Do we ever truly know ourselves?  How, then, can we presume to know others?  The worst sort of certainty is that certainty which makes assumptions about the soul of another.


From the bay windows
Of the mouldering hotel across the road from us
Mysterious, one-night itinerants emerge
On to their balconies
To breathe the cool night air.

We let them stare
In at our quiet lives.
They let us wonder what's become of them.

Ian Hamilton, Fifty Poems (Faber and Faber 1988).

James McIntosh Patrick, "The Tay Bridge from My Studio Window" (1948)

"A single grain of rice falling -- into the Great Barn."  So writes Po Chu-i. Such a realization is a source of freedom, not a sentence of doom.

                                               At the Window

But then I drew up the curtain and looked out of the window.  Yes, there it still was, the old External World,  still apparently quite unaware of its own non-existence.  I felt helpless, small-boyish before it:  I couldn't pooh-pooh it away.

Logan Pearsall Smith, All Trivia (1934).

There it is.  Out into the World you go.

                          The Window

Looking through a narrow window day by day
They behold the world go by on holiday;
Maid to man repeating "Love me while you may,"
All go by them, none returns to them:  they stay.

They behold love pass, and life passing away,
And each day puts on the face of yesterday,
And their hearts are sighing "Love me while you may,
Love is lovely, life is passing:  'tis to-day."

All shall be to-morrow, still the elders say;
Many lenten morrows come and pass away,
And the world goes by, and as of old time they
Looking through a narrow window watch the way.

Arthur Symons, Love's Cruelty (1923).

Anthony Eyton, "Open Window, Spitalfields" (1981)

Monday, April 20, 2015


The fact that our life consists of a collection of moments, some more redolent than others, is not an argument for hedonism.  Hedonism gets in the way of appreciating the scene-by-scene movement of our lives.

The pursuit of pleasure or happiness or money or any of the other chimeras that are the staples of popular culture (and of its all-pervasive partner-in-crime, advertising) is an empty, ultimately unsatisfying, diversion. Frenetic hedonism has nothing to do with our soul.  We really ought to stop trying so hard.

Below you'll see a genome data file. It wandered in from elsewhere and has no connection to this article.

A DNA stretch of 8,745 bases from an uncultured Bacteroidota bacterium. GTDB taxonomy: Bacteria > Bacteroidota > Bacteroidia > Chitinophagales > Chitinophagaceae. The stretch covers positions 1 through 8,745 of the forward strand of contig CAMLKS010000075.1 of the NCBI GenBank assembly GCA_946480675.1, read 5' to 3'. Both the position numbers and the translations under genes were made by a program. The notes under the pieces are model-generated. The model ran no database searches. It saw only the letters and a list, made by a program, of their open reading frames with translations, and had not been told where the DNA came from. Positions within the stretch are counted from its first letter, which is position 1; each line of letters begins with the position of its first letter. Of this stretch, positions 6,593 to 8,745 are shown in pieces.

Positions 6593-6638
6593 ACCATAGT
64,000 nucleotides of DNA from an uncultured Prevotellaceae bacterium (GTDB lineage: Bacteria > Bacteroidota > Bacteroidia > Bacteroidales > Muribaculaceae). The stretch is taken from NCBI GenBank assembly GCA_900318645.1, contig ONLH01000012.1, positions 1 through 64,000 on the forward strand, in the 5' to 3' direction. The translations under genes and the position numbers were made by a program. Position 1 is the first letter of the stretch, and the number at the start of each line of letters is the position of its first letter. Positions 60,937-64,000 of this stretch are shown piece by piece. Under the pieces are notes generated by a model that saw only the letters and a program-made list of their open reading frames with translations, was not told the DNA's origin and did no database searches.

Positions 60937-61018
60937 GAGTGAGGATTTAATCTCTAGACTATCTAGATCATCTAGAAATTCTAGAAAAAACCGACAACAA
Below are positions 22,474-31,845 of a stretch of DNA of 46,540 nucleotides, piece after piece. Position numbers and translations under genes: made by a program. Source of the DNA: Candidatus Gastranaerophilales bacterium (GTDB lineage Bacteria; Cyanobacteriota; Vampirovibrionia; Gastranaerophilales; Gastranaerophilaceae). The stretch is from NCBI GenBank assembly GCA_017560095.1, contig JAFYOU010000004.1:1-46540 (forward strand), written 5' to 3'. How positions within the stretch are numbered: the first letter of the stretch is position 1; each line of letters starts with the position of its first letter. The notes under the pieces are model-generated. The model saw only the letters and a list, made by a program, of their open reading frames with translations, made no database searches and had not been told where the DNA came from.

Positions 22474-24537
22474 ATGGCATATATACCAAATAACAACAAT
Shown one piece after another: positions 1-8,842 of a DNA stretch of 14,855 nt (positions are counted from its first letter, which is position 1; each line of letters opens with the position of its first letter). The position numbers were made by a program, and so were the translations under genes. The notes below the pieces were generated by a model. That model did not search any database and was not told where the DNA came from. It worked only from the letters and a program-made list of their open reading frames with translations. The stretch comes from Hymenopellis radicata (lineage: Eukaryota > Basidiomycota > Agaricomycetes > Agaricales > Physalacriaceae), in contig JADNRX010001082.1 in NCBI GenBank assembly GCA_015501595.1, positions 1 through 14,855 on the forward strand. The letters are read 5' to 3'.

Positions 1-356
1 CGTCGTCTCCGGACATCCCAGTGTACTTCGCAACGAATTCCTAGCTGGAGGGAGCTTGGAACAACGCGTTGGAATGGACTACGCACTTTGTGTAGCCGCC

Pino, a hill-top village, slanting street
and at the corner a wall where gossips sit
in a row at sunset, like migrating birds,
backed by the sky and forty miles of plain.

Buses heading for somewhere else; the words
cart wheels grind and jerk or a peasant cries
as the white oxen lift their swinging throats,
somnambulists with long Egyptian eyes.

The 'National' inn, the sleepy, smiling maid,
the queenly, fat Madame in a dress of spots;
simple kindnesses like that harsh strong wine;
and two weeks blank of great events.  In fine

A time of waiting.  Most of our life is that.
But waiting sometimes vivid with the sign
of things amazingly connected; whether some
day of thunder or night with the Plough slung over
the road of foreboding and of dreadful hope,
the road to the towns and what there was to come.

Bernard Spencer, Complete Poetry, Translations and Selected Prose (edited by Peter Robinson) (Bloodaxe Books 2011).  The poem was probably written in 1947, although the date is uncertain. The village that Spencer writes of is Pino Torinese in the Piedmont of Italy.

Spencer has a wonderful habit of moving from exact, evocative description to a gently-realized piece of wisdom.  Not a "moral" intended for our edification, mind you.  Rather, the observations of a sensitive man thinking to himself; someone who has lived, and who now finds himself considering where his life has led him, and what he has learned.

Thus, the lovely passage beginning:  "In fine//A time of waiting.  Most of our life is that./But waiting sometimes vivid with the sign/of things amazingly connected . . ."  There is no pontificating or posturing.  This is simply the product of a life lived.

Algernon Newton, "The Surrey Canal, Camberwell" (1935)

Think about the moments in your life that have the most resonance for you, that mean the most to you.  I'd wager that few of those moments were planned:  they just happened.

                              The Boats

Five boats beside the lake,
pulled bows first up the shore; how hard it is
to draw them, from each angle changing, elegant:
their feminine poise, the 'just so' lifting sweep
of the light timbers round the flanks sucked thin
into the thirsty bows;
                                          the same or nearly
as makes no difference, since men settled first
near these magnolias, lived the different life
that is always the same; fished, traded, hammered, gossiped
wanted their food and wine, appeased the Powers,
meditated journeys
or turned and turned in their minds some woman's image,
lost or distant.
                                            Near this bench and the keels
someone has scratched in the dust the name ELSA.

Bernard Spencer, With Luck Lasting (Hodder and Stoughton 1963).

As I have mentioned in the past, Spencer lived a peripatetic life.  He was employed by the British Council, and his postings took him to Greece, Egypt, Spain, and Austria.  While on those postings, he holidayed in various countries in Europe.  Hence, his poetry can be seen as a travelogue of sorts, consisting of vignettes of his experiences along the way.